Tuesday, 28 July 2015

How to—and how NOT to—get started in Digital infrared Photography

First rule: do not start with magazine articles such as those that have appeared in Amateur Photographer. Even a reader of the natural home of the head-in-sand luddite wrote to complain how misleading one article had been.

Second rule: Use the information available on the internet. It is far better than anything I have seen in a magazine both on taking and processing infrared images.

Third rule: Do not simply buy an IR filter and try it on an unconverted camera. The sensors of many cameras have virtually no sensitivity to the infrared end of the spectrum.

Fourth rule: To get started buy an infra-red converted Nikon D80 or D70 for £120-200 from the many available on eBay UK. You will pay much much less than the price of a conversion. This route has been completely ignored by the magazines. Could it to protect their advertisers? Also check which Nikon lenses are suitable for infrared since some show ‘hotspots’ on the image. Canon bodies—if you are that persuasion—are also available but less commonly than the old Nikons. Again check on websites which lenses are not suitable. The advantage of the old DSLRs over many converted compact cameras (also freely available on eBay) is that they offer RAW rather than just JPEG output, thereby offering greater opportunities for processing.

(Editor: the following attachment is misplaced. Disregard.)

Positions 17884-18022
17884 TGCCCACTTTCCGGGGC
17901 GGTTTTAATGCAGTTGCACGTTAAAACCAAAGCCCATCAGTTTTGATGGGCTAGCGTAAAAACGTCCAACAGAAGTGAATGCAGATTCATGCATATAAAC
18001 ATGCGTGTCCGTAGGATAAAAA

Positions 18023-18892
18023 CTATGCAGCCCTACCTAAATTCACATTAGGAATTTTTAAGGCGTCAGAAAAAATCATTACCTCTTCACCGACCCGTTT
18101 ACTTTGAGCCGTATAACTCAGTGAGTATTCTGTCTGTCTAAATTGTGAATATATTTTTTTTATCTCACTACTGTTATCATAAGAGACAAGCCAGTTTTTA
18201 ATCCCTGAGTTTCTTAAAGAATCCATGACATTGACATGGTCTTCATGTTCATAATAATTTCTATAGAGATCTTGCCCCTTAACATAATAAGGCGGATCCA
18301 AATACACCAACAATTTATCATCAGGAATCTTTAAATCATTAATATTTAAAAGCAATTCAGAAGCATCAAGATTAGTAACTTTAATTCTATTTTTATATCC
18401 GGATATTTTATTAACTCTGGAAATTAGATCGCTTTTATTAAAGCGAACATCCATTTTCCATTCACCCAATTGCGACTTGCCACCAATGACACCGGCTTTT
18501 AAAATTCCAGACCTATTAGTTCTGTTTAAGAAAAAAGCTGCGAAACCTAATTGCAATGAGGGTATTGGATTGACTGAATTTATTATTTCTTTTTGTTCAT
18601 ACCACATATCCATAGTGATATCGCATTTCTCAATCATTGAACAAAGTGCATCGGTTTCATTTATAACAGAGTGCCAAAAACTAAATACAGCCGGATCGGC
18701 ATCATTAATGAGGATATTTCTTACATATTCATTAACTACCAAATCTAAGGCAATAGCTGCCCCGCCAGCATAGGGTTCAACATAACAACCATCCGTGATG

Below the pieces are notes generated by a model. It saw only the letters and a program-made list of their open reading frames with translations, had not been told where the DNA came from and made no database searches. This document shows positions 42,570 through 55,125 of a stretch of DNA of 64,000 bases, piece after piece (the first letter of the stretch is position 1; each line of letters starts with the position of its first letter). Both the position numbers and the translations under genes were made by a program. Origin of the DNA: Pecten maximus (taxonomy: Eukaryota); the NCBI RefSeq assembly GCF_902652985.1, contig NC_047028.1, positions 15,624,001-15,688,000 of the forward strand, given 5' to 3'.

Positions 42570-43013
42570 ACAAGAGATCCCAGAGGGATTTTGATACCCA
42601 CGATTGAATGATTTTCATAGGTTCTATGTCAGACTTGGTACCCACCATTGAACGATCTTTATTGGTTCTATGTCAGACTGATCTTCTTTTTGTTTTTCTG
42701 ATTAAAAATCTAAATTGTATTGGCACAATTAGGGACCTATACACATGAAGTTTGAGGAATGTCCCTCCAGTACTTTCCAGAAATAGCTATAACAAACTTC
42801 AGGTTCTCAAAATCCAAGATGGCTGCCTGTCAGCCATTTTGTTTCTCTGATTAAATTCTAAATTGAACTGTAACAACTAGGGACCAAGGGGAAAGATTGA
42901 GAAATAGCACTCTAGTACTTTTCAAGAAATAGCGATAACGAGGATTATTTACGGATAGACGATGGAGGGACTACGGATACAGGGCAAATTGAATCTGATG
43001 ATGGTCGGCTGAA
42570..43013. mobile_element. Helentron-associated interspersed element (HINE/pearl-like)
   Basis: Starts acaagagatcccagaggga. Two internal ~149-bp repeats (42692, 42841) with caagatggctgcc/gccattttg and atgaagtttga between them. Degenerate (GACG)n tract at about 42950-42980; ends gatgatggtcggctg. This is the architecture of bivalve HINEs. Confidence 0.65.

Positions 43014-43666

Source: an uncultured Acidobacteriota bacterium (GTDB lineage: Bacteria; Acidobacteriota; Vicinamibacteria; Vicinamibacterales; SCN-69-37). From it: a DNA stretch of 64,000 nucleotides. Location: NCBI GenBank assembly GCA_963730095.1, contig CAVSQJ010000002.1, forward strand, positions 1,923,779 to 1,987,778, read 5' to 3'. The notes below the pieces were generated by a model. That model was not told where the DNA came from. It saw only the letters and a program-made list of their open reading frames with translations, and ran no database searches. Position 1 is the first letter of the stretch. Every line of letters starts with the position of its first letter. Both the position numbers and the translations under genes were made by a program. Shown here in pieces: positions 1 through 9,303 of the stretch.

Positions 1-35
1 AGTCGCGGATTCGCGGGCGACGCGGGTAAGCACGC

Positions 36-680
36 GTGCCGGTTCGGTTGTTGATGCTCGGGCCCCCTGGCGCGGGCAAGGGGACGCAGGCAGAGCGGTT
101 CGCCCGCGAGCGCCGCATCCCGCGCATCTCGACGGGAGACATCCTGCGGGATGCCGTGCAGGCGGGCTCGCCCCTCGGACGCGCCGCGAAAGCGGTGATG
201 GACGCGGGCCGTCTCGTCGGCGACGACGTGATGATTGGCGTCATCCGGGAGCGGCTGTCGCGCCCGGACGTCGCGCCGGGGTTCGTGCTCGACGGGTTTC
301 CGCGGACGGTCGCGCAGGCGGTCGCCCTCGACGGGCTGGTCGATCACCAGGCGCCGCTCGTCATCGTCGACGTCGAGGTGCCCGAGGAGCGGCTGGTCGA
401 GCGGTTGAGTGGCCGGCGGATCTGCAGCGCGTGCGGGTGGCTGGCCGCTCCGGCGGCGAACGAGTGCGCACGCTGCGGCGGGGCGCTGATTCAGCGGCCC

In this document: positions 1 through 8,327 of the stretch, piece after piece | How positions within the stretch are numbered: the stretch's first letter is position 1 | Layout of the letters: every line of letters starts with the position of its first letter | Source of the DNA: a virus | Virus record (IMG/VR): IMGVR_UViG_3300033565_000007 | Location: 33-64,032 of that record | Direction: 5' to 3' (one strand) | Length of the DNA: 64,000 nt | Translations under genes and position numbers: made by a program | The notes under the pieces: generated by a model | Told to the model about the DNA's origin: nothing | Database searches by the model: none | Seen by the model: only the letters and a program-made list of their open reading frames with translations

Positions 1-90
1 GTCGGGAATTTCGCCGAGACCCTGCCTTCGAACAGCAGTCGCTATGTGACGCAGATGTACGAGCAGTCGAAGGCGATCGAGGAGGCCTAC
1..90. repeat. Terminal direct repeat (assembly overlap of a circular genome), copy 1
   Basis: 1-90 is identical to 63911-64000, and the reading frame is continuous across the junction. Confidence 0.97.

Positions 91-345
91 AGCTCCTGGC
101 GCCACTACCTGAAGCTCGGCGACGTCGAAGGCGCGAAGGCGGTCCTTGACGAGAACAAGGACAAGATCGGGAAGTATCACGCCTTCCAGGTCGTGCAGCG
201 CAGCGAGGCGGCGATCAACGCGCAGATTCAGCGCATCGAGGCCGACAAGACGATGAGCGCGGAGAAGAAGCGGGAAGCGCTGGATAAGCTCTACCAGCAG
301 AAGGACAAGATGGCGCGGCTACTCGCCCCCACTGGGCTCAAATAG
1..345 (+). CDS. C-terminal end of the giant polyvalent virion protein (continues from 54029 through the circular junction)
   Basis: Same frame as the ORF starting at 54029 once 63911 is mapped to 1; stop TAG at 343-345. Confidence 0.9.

Fifth rule: If you do not want to pay for the full version of Photoshop to do channel swapping, use Photoshop Elements and buy Elements+ for US$12 which unlocks that capability.

These are some of the websites I found to be particularly useful in getting me started:

Lifepixel  and Kolarivision (good advice and guidance on their own conversions, filters and processing). Also this tutorial guide.

There are many other websites but some which were useful in the past are now out-of-date.